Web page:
3. I think we cope better when we admit that we will crash and burn all healthy eating ideas during the holiday. (I did all alright, but that was largely down to spending 4 days with the in-laws who are militant about calorie/sugar control because one of them has T2 diabetes.)

    Friends brought us a gorgeous big box of chocolates which we ended up not eating while they were here. Being clever, I hid it so we wouldn’t be tempted, reasoning we could bring it out when we have visitors.
    I can’t remember where I hid it.

  4. It’s not what you eat between Christmas & New Year, but what you eat between New Year & Christmas that counts!
    I have a much simpler food philosophy: If my stomach isn’t starting to rumble come mealtimes then I ate too much at the last meal (or snack!). If it is then I lose weight (or become the right weight). I don’t ban anything – why make yourself suffer? Everything in moderation.

      1. I can empathise with the all-or-nothing issue. I’m quite different from my wife in this respect, so if there’s a bar of chocolate I can leave it for ages, but once the seal is broken it’s GONE, where she can’t ignore it, but will happily eat a chunk or two and then put it back for another day.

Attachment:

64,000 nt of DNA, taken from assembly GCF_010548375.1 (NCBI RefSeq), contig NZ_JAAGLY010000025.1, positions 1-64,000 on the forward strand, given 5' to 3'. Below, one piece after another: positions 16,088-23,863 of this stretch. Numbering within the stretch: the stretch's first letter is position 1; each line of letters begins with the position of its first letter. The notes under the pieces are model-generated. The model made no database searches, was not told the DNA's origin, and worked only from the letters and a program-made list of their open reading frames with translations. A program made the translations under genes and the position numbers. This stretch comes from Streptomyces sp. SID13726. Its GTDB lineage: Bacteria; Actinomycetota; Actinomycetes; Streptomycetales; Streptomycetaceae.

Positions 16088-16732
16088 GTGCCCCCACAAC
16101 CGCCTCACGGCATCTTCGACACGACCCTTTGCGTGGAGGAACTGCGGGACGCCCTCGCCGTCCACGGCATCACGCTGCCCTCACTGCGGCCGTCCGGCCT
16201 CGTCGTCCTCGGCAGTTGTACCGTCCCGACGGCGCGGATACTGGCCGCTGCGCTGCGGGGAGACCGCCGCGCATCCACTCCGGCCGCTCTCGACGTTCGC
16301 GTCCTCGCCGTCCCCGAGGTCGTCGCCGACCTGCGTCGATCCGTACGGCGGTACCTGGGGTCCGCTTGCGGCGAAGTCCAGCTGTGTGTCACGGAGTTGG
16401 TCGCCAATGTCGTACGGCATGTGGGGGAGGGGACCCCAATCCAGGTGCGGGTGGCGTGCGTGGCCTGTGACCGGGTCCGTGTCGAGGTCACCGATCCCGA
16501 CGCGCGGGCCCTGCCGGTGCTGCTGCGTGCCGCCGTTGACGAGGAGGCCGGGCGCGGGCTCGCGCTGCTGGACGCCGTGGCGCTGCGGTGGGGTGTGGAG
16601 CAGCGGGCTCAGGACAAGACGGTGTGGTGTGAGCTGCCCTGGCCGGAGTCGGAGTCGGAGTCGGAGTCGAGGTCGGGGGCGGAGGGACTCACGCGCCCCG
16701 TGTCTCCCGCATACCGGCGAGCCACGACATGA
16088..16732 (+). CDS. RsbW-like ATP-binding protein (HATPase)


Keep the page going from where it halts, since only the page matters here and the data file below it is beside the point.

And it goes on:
Our respective weight balancing systems reflect this, so she’ll cut back, while I will banish snacks utterly (while keeping my main meals as normal) until I’m back at my target weight. By keeping an eye on the scales I don’t have to do this for long in most cases, though with a rather stressful end of year on all sorts of fronts I’ve got about a month to go 🙁 By keeping my main meals as usual I can easily differentiate between stuff I should eat and shouldn’t while in trimming mode (main meals fine, anything else, don’t). As long as I’m getting my usual levels of exercise and am not going for excessive comfort eating my normal snacks+meals keeps me at a reasonably steady weight.